We asked GCs in Latin America about their ultimate career goals. There are some clear divisions in the GC world, with a majority aiming to pursue their careers as general counsel, but about a third hoping for different careers. Notably, about one GC in five has ambitions to join the c-suite, with many attracted to the CEO role.
The ‘Other’ category here includes a variety of ambitions, from becoming a VP through setting up an independent practice to taking a position outside the legal department for development purposes.
One GC noted an ambition to “create a small legal practice to act as ‘outside’ in-house counsel for small companies.” This was the only respondent to tie their ambition to the changing structure of the legal market (which may confirm our finding, above, that most GCs don’t see themselves as being very innovative).
Several GCs want to achieve VP status, with a few aiming higher, for a seat on the board. In most cases they wish to remain as GCs, although they have been included under ‘Other’ in our chart. Altogether, about two-thirds of those we surveyed plan to spend the rest of their careers as GCs.
It is interesting that these figures are similar to those from our most recent survey of GCs elsewhere, which was in Singapore, as well as the last survey we conducted in the UK. Does this suggest the evolution of a pattern across the international in-house community, where roughly one GC in three sees the role as a step to a career change?
If one-third of all GCs wishes to move on to doing something else, rather than remaining a GC until retirement, it has some implications for the tranche of talented junior lawyers, potentially giving them more room to grow. And it may mean that what one GC described as the traditional Latin American culture of “you’re born a lawyer, you die a lawyer” is changing.
It also suggests that the GCs who wish to move into non-legal roles should be focusing as much as they can on personal development. We know from our discussions with GCs around the world that those who wish, for example, to become CEOs are usually aware that their new role will require a different combination of skills from that of the average in-house legal leader. And it is still the case that – even in the US, where there has historically been more career mobility for senior in-house lawyers – relatively very few GCs actually achieve the top commercial roles within their businesses. But with issues such as ethics and risk management moving centre-stage for GCs, the gap that GCs have to bridge to reach the c-suite seems to be narrowing – and may narrow even more if a GC’s status as a business leader and influencer increases.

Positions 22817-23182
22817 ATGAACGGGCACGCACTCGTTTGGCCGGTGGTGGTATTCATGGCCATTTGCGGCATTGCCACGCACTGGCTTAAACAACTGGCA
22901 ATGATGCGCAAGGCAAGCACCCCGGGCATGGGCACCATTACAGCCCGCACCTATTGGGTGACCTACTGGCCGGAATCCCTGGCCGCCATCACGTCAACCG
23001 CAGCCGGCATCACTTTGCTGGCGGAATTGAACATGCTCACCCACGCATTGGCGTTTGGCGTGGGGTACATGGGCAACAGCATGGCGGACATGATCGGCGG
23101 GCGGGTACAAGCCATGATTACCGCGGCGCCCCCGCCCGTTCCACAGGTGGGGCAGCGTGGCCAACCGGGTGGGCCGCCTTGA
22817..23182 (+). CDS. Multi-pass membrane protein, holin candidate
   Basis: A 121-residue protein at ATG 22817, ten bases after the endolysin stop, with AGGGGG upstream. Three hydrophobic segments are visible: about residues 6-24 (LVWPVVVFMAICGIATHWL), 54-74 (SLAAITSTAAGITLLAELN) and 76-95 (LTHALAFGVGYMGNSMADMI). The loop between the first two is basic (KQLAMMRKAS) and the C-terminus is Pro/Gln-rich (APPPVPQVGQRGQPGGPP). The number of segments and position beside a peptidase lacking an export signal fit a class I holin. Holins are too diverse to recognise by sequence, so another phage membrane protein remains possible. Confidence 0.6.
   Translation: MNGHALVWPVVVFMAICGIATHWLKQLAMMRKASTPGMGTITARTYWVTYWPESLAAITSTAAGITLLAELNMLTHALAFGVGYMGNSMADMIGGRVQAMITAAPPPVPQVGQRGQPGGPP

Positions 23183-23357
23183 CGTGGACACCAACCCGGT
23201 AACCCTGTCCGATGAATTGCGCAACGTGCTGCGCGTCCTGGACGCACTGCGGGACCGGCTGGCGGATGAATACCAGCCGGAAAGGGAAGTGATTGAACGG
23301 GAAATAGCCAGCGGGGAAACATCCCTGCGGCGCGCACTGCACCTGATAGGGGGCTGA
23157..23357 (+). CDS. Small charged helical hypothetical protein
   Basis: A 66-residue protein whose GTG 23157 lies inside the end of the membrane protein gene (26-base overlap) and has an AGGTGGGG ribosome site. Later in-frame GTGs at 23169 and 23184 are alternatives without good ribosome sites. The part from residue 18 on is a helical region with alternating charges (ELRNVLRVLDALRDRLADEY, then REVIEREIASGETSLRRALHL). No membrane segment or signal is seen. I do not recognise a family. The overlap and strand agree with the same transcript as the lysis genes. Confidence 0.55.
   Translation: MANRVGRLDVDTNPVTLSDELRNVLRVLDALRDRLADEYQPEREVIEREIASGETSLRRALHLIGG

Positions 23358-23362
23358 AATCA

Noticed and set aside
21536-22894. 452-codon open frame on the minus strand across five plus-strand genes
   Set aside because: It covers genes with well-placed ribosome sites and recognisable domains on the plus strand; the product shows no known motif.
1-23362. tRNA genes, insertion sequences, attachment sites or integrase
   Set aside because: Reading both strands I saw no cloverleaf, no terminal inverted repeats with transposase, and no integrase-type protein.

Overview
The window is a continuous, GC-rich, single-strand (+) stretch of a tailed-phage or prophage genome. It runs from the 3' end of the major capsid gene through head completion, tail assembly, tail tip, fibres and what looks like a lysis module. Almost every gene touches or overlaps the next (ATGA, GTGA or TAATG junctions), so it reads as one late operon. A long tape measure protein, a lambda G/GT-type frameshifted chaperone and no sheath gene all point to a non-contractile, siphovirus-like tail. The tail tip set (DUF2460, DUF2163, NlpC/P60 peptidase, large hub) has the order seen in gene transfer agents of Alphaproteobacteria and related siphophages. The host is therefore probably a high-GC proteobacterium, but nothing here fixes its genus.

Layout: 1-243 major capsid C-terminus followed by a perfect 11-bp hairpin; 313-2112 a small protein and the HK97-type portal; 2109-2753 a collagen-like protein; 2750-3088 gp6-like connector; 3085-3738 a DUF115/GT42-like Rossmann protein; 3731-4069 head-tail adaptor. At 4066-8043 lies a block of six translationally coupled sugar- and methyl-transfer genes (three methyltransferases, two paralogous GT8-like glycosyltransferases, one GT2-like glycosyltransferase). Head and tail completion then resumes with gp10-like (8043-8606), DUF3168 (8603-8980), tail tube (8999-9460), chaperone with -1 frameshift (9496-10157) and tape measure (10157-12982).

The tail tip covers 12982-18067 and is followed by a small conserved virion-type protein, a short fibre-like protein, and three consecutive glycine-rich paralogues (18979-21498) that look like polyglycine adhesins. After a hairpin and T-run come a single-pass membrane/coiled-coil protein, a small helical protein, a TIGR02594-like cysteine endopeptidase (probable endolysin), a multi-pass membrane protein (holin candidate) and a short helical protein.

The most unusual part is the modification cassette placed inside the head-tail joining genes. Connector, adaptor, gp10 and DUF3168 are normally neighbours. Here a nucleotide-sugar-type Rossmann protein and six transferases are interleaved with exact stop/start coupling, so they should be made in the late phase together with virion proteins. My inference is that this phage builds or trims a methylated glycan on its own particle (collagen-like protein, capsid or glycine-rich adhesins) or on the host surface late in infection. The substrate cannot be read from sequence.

Our survey findings paint a picture of three broad GC career paths.
The most popular – which we’ve focused on in this report and its predecessors – is for those who want to be ‘first-rate’ GCs.
A narrower path – but still one that attracts nearly one-fifth of GCs – is for those with their eyes on the c-suite. Our GC reports, including this one, are not principally aimed at this group, but many of the topics we discuss are highly relevant to them. Ultimately these GCs aim to become so organisationally influential, and possess skills so far developed from those of a typical GC, that they look more like a CEO or COO than a practising lawyer.
The smallest cohort of GCs believe their future lies elsewhere. For them, the GC role is a springboard to a variety of opportunities, some of which may draw on skills honed in an in-house legal department. These skills may include many of the marketable skills that GCs increasingly find themselves obliged to acquire (and which are also useful for those hoping to reach the c-suite), such as management expertise and a greater facility with numbers than the average lawyer.
All three of these paths contain obstacles. For example, there are only limited opportunities for GC-level movement between companies, and many senior roles are never advertised.
Reputation and credibility in the marketplace, and the networking that goes with them, are likely to be necessary if a GC wishes to be considered as widely as possible. The idea of ‘personal brand’ is one that GCs need to take seriously in this context. GCs may struggle to find other roles if their existing role is narrow. The more senior the prospective position, the greater the likelihood that significant industry / sector experience will be required, although barriers to entry are clearly higher for some sectors than others.
The same may be true for GCs seeking to move to the c-suite. Senior executives do move between sectors, obviously, but such moves can be hard to make, and will be even harder for a GC seeking to make the shift into ‘non-legal’ management. Very few GCs becoming executives are likely to find their first management role in a sector other than the one where they have most recently been a GC.
However, GCs who would like to move into other roles – whether in the c-suite or elsewhere – should bear in mind that the structure of the corporate world is not set in stone. Forty years ago, for example, no-one had heard of a Chief Information Officer.
The trends of our time – such as the increasing centrality of data in all businesses, the continuing growth of compliance issues, cyber threats, sustainability and environmental concerns – will see companies reshape some of their management positions and create other innovative ones. A GC’s training and experience may position them well to take on some of the new roles that major companies will develop over the coming years. The enterprising GC, fortunate enough to be in the right place at the right time, may even be able to take the lead in creating such a role for themselves.